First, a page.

Houston Methodist. Leading Medicine

Hand FAQ


Last week I had X-rays taken of my right hand to see if I have arthritis developing. My orthopedic surgeon is waiting for the radiologist to "score" the X-rays and "grade" the joints. What does that mean?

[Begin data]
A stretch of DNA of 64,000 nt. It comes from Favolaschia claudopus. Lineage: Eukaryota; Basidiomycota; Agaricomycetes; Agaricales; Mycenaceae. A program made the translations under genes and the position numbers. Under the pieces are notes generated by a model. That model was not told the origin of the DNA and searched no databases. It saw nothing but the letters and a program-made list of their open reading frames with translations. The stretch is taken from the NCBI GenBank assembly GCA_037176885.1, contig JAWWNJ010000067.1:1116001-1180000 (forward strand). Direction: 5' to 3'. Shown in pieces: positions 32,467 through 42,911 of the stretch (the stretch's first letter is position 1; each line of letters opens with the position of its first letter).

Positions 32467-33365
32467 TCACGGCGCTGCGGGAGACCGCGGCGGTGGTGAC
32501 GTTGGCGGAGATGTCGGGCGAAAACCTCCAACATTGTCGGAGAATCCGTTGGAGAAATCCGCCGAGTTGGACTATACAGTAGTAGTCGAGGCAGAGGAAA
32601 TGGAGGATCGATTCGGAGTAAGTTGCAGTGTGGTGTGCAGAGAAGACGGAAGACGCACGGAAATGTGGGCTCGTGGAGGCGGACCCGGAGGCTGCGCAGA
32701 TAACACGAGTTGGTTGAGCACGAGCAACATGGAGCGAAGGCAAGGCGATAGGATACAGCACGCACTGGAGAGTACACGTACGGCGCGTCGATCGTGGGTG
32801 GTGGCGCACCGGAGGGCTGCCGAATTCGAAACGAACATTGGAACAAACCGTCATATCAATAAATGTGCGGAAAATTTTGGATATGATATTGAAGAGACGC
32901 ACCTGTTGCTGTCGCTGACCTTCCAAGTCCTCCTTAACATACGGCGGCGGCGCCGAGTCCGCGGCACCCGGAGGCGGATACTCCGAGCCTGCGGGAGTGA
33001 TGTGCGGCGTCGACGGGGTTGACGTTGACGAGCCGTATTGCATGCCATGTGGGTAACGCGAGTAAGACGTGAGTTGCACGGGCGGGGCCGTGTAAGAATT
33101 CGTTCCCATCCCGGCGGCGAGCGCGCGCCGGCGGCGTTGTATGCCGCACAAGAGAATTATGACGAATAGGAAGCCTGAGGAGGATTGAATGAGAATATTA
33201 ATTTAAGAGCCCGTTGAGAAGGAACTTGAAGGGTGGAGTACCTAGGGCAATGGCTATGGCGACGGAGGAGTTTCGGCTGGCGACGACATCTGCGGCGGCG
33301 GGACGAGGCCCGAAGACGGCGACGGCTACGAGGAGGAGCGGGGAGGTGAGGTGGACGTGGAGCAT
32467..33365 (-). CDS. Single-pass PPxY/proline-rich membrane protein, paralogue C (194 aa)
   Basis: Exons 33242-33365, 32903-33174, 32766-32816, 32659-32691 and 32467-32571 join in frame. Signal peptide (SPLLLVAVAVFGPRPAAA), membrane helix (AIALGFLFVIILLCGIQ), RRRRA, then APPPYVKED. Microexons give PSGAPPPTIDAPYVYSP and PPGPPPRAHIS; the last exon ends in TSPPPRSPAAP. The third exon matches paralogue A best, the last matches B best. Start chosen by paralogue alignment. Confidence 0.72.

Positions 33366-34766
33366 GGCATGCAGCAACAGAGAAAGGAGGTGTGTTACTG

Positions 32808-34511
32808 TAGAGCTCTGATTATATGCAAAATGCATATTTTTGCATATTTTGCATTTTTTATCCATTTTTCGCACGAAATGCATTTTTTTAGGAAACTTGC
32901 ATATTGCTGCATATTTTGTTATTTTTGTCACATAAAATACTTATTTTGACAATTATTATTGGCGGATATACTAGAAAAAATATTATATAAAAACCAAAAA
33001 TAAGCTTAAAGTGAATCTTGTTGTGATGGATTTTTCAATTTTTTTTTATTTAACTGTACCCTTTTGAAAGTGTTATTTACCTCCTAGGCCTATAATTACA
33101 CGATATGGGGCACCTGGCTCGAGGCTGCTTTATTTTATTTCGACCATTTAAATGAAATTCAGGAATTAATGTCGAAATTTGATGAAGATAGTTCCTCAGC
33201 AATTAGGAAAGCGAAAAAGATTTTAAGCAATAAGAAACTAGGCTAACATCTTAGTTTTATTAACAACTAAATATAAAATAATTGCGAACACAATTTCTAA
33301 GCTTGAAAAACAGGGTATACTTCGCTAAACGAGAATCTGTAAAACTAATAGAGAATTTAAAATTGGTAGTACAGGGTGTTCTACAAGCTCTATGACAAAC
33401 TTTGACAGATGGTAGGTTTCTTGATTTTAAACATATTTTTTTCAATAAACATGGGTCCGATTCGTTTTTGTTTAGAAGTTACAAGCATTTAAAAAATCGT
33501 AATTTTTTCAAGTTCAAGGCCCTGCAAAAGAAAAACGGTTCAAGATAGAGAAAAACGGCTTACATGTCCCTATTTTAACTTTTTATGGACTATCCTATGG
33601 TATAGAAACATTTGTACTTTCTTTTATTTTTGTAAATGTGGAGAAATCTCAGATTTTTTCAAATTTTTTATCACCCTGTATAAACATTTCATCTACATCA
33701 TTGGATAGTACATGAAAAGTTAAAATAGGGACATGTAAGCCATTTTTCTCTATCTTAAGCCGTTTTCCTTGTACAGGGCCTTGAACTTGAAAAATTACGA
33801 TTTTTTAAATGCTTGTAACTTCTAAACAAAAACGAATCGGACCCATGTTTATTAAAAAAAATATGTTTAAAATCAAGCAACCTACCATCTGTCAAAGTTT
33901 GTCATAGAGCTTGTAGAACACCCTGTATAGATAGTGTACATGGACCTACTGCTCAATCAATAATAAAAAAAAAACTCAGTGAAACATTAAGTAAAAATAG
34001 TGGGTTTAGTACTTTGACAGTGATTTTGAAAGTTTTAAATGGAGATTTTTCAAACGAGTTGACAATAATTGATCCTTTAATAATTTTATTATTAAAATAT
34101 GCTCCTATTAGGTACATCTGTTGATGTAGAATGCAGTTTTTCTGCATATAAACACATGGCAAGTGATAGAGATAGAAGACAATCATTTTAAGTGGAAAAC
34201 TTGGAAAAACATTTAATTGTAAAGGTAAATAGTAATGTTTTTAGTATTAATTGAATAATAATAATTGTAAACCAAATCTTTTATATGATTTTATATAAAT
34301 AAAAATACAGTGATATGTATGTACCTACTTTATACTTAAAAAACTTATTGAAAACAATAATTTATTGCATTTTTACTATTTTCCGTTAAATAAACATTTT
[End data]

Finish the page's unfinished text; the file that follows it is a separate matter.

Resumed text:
Osteoarthritis of the joints of the hand has both a nonerosive and an erosive stage with inflammation, destruction, and remodeling observed. This understanding has led to the development of scoring methods to help describe the process. Physicians rely on grading joint damage using one (or more) of the scoring systems currently available when making the diagnosis of osteoarthritis. Various ways to assign a level of severity have been developed. Three of the most common scoring systems rely on X-rays to grade osteoarthritis. These are the Kellgren and Lawrence method, the Kallmann method, and the Verbruggen method. The Kellgren and Lawrence grading system has four levels (one through four). Grade 1 is the normal joint. Up to one osteophyte (bone spur) can be seen around that joint and still be considered "normal". Grade two is assigned to the joint that has two osteophytes in separate places on the same joint. There are some slight changes in the bone under the joint but no deformities and no changes in the joint space. Grade three shows a definite narrowing of the joint space, moderate osteophytes, and the start of joint deformity at the ends of the bones. In a joint labeled grade four, there are large osteophytes, loss of joint space, bone sclerosis (hardening), deformity, and the formation of cysts. The Kallmann system differs from the Kellgren and Lawrence scoring in that the changes observed (spurs, joint space, cysts, deformity, sclerosis) are given a score of zero (none or absent)or one (present). Some of the defining characteristics (e.g., joint space narrowing, osteophytes) can also be given a score of two for moderate changes and three (large or severe). The third system (the Verbruggen assessment) was developed to help record smaller changes that take place quickly. Each of these systems has a slightly different way of assessing hand osteoarthritis. The tests give points that can be considered the "score". The final score determines the "grade" that helps define whether your arthritic changes are mild, moderate, or severe. Using all three systems together provides a way to assess specifics about changes in the individual lesions as well as the progression in phases of osteoarthritis. None of the systems are enough as stand-alone methods. The Verbruggen scoring method is less time consuming and might be the most reliable but further studies are needed to confirm this. Robert A. Kaufmann, MD, et al. Osteoarthritis of the Distal Interphalangeal Joint. In The Journal of Hand Surgery. December 2010. Vol. 35A. No. 12. Pp. 2117-2125.

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